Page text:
INDIANAPOLIS – Third-year running back Donald Brown is no different than many young players with the Colts and in the National Football League.
Brown has not been a full-time starter to this point of his career. As such, he has not been among the team's statistical leaders over the past two seasons. That does not mean, however, he cannot contribute if asked or needed.
Brown got his most exposure of the season last week against Kansas City when he and rookie Delone Carter shared time after Joseph Addai left the contest with a first-quarter hamstring injury. Brown produced by rushing for 38 yards on eight attempts. The number of attempts was behind Carter's 12, but his 4.8 rushing average led the team.
Addai's availability for the Cincinnati game this Sunday is not known. What is known is that there will be rushing attempts to be had. Should the moment happen where Brown's number is called, Head Coach Jim Caldwell has no hesitation in using him.
"I just think that he'll have some increased opportunities, obviously, if Joseph (Addai) can't go," said Caldwell. "He's certainly had a few more in this past week. We've been using him a little bit on third downs here lately. He got a few more carries after Joseph (Addai) went down, and I thought he played pretty well. So with a full week of preparation and maybe a few more opportunities, we'll see how well he does. I think he'll do well."
Brown started eight of 13 outings in 2010. After missing three early games with a hamstring injury, Brown received a greater dose of action when Addai was slowed by a neck injury. Brown rushed 129 times for 497 yards and two touchdowns, while catching 20 passes for 205 yards. He had seven games where he rushed 10 or more times, after having only three such chances in his 2009 rookie season. He had four games last year with 15 or more carries, with a high of 17 at New England, where he also had three receptions, including a key 25-yard snare to set up the club's first touchdown.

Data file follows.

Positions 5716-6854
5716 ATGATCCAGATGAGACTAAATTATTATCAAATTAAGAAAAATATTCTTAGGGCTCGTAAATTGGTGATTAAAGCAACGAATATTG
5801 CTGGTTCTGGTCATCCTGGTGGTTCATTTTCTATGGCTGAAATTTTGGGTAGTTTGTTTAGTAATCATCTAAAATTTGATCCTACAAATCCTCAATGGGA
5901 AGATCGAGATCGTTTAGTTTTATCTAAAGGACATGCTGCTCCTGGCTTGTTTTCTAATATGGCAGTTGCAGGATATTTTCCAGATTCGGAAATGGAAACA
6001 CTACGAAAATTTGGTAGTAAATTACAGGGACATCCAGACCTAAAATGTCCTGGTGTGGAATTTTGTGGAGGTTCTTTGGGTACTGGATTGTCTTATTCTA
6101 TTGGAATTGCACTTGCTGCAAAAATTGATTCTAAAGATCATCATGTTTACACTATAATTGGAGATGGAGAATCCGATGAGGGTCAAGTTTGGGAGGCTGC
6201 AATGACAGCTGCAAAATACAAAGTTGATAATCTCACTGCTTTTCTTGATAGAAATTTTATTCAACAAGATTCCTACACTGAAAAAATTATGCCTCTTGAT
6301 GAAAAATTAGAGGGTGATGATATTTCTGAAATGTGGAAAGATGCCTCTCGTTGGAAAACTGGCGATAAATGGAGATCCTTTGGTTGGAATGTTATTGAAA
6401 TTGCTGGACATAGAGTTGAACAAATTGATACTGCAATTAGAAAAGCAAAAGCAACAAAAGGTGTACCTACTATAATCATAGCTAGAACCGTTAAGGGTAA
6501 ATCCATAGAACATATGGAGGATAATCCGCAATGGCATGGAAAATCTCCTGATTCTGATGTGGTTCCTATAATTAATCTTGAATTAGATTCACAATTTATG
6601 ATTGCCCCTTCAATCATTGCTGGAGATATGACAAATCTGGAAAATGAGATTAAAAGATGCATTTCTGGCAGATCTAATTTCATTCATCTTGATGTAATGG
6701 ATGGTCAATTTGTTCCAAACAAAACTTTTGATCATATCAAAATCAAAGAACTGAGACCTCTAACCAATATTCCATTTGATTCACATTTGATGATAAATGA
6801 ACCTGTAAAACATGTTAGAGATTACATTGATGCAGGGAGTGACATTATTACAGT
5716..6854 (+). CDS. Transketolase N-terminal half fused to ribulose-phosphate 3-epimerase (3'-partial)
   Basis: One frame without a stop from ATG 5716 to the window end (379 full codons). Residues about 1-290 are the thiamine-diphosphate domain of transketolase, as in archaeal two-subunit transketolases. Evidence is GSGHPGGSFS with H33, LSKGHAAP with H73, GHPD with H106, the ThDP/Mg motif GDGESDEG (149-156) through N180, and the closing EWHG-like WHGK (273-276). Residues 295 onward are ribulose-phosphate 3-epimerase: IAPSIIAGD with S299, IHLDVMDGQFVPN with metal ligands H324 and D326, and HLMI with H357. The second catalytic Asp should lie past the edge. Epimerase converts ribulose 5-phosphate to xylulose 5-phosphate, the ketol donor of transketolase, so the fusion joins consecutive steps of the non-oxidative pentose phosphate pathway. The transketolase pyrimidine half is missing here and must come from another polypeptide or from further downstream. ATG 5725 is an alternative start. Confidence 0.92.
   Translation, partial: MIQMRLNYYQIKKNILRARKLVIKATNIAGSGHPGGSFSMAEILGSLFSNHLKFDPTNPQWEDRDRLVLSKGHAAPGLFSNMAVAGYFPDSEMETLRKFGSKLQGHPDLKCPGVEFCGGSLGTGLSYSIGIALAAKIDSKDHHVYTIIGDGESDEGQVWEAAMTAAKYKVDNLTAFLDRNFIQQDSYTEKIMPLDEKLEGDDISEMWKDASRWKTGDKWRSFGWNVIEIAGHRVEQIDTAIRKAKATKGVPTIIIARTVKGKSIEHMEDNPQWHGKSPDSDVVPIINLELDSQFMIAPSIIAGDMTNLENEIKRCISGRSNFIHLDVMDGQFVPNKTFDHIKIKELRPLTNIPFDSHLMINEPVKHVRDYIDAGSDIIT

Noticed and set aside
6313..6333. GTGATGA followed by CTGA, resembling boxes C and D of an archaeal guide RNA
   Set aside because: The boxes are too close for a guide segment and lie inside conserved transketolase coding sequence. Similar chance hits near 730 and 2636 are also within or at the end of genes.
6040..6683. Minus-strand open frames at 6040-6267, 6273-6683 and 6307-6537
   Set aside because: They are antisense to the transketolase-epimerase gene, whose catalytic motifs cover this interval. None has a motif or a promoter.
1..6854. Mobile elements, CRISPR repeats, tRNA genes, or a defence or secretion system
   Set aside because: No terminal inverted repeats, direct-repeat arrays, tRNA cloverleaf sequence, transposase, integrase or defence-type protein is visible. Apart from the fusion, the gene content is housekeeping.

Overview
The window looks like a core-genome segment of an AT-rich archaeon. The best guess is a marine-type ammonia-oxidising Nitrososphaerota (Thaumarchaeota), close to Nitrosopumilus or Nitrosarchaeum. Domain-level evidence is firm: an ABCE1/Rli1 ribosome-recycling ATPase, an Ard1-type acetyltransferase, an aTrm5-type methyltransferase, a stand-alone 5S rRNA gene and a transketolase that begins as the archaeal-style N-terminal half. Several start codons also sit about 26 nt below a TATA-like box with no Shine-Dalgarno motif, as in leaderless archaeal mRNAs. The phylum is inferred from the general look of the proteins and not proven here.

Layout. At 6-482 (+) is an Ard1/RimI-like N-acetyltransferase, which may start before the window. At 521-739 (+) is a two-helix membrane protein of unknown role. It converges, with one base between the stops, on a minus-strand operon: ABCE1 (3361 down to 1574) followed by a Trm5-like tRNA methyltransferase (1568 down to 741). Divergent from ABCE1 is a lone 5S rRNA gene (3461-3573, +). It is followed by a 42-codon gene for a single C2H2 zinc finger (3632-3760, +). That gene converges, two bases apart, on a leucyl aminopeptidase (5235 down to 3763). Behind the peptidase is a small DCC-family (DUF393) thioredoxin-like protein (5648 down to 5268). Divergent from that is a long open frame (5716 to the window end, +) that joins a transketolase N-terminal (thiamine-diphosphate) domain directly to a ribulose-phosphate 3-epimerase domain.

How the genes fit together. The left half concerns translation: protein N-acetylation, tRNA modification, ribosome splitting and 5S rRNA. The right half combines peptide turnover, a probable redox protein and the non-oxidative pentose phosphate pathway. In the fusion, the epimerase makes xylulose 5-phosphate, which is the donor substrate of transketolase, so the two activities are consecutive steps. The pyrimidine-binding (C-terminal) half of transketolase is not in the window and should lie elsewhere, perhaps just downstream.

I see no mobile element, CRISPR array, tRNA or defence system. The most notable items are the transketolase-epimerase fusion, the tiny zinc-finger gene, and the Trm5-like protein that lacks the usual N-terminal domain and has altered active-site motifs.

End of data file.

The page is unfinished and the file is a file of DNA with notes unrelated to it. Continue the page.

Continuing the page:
Brown's best career rushing game came a month later against Jacksonville, when he gained 129 yards on 14 rushes. Brown had a 49-yard run for the longest ground gain by a Colts back since 2004, and his 43-yard touchdown run was the longest scoring effort for an Indianapolis back since 2001.
Brown has been in the same offensive system all during his career here, and Caldwell sees a progression for him in the attack.
"I think that the experience has been really good for him over the years," said Caldwell. "He knows and understands (what we do). I do think he's improved, and I don't think there's any question about that. Oftentimes, you find that guys get a little bit better feel for what you're doing, they understand how to do it, they understand themselves a little bit better, where they fit in and how they're best suited to function. Donald has experienced all those things. He's gone a fall without necessarily having some of the setbacks that he had from a physical standpoint, so we hope that continues as well. I think those are part of the things they learn, how to take care of their body. Those kinds of things are extremely important in this league."
Brown is ready for any opportunity that might arise. For sure, he is confident in his ability to perform and he knows his dutiful approach is mirrored by the work of the team, too.